Enhancing pest mite biological control by Typhlodromus pyri (Acari:Phytoseiidae) in Pacific Northwest vineyards Public Deposited

http://ir.library.oregonstate.edu/concern/graduate_thesis_or_dissertations/br86b623s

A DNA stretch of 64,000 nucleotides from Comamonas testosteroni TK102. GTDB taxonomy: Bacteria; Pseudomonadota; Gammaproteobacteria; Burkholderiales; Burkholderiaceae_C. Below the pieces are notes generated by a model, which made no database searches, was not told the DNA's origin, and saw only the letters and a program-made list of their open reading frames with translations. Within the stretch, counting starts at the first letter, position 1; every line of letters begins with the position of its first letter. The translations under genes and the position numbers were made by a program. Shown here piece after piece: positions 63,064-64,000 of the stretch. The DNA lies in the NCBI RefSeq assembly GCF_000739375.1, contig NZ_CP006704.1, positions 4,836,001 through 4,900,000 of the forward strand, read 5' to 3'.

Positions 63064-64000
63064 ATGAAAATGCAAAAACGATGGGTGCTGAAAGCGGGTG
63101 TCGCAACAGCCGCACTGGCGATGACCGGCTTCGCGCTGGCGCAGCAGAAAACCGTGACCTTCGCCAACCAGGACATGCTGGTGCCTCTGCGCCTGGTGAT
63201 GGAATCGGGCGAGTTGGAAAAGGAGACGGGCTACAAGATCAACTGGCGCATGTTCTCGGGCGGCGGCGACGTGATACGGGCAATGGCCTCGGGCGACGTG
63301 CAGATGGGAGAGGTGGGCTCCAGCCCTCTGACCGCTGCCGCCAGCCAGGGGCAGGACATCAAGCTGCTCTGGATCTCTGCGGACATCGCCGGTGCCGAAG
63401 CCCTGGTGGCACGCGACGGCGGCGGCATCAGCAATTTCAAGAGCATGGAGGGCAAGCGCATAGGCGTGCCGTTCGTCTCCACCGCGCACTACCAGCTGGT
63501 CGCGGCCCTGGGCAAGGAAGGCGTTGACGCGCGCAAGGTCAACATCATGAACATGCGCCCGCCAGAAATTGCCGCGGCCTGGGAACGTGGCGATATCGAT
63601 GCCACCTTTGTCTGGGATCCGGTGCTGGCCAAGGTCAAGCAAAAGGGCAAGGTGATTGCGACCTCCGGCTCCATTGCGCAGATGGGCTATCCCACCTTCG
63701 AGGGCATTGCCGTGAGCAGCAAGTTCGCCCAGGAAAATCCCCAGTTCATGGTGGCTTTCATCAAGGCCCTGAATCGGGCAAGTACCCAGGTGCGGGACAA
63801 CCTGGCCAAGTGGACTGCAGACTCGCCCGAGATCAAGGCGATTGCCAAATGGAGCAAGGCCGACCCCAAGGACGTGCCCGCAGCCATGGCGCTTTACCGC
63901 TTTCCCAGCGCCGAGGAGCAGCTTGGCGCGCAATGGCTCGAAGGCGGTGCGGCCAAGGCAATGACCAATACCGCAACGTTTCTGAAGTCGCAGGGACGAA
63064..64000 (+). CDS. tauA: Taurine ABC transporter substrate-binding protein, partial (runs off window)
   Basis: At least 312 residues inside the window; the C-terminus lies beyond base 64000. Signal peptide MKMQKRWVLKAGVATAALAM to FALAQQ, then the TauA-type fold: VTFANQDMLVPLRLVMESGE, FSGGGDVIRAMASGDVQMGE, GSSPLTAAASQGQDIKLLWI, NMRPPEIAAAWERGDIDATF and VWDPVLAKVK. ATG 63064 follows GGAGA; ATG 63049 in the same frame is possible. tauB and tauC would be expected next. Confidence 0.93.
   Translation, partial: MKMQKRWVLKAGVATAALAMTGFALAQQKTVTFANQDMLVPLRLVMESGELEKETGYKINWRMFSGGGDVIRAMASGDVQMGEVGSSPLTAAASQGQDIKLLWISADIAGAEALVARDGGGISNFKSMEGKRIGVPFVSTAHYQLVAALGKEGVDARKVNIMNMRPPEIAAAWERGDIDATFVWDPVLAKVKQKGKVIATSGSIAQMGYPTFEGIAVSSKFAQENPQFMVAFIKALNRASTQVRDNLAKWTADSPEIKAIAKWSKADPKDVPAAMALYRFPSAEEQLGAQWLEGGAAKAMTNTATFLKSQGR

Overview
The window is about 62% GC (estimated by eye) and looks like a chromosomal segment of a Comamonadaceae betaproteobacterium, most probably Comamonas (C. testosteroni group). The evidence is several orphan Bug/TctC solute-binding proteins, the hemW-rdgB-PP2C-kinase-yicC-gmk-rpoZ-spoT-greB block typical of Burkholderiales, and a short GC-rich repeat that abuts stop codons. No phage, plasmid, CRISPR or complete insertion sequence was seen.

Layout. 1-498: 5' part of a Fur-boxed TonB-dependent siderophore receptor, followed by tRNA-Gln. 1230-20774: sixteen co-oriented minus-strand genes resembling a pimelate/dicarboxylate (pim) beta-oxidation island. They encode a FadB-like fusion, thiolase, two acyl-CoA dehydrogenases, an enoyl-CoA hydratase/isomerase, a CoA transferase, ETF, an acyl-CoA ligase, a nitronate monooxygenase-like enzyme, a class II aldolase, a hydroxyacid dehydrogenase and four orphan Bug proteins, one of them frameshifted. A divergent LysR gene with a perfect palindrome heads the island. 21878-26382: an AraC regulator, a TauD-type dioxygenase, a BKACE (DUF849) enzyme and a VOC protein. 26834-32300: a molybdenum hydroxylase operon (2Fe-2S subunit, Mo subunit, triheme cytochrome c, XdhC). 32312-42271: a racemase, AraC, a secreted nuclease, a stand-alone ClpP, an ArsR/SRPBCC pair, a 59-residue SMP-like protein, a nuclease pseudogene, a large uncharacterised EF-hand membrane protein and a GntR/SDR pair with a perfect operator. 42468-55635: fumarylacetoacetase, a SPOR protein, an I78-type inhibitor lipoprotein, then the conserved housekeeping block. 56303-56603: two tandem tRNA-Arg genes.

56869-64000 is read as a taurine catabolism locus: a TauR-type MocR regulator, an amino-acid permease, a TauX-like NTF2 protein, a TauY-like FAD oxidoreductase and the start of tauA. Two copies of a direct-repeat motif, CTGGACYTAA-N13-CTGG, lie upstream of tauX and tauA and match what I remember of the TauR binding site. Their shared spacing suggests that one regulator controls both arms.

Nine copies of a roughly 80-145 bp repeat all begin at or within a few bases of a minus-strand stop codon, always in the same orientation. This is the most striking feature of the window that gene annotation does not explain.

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  • The predatory mite Typhlodromus pyri (Acari: Phytoseiidae) is the predominant species in cool climate Pacific Northwest vineyards and a principal predator of pest mites including the grapevine rust mite Calepitrimerus vitis (Acari: Eriophyidae). In recent years vineyards have been experiencing C. vitis population outbreaks leading to increased economic damage from mite-related symptoms. It is believed that T. pyri is an effective biological control agent of C. vitis; however, information is limited regarding the factors that influence the success of T. pyri in Oregon vineyards. The goal of the current research is 1) examine the suitability of T. pyri to control C. vitis based on their respective temperature-related development and population parameters 2) determine the impact of commonly applied vineyard pesticides on T. pyri in laboratory bioassays and 3) evaluate the effect of synthetic methyl salicylate (MeSA) in laboratory and field experiments on the behavior and abundance of T. pyri. The data presented from life table experiments conducted at seven constant temperatures displayed successful development from egg to adult at 15 to 30ºC. Upper, lower and optimal developmental temperatures were estimated in addition to determining the intrinsic rate of population increase. Based on these biological parameters, T. pyri appears to be a suitable predator of C. vitis at temperatures below 25ºC. Results from pesticide laboratory bioassays found lethal effects greater than 50% in T. pyri directly exposed to parafinnic oil. The five other compounds tested displayed predatory mite mortalities less than 50%, which were not significantly different from control treatments. Fecundity rates were reduced in adult female mites exposed to sulfur and mancozeb as developing juveniles. These results indicate that parafinnic oil and sulfur should be limited in integrated management programs to avoid negative effects on T. pyri field populations. T. pyri adult females were significantly attracted to the herbivore induced volatile, MeSA at three doses in laboratory olfactometer bioassays. No repellency effect was observed, suggesting MeSA may be employed in vineyards to enhance the abundance of native T. pyri populations. Field experiments conducted using synthetic MeSA lures displayed variable responses of T. pyri to MeSA at the two experimental sites over two seasons. MeSA lures may be more effective in increasing predatory mite densities in vineyards with suitable prey resources. Results from this research should assist the Pacific Northwest viticulture industry to develop integrated management programs geared toward conservation and enhancement of T. pyri and other beneficial arthropods.
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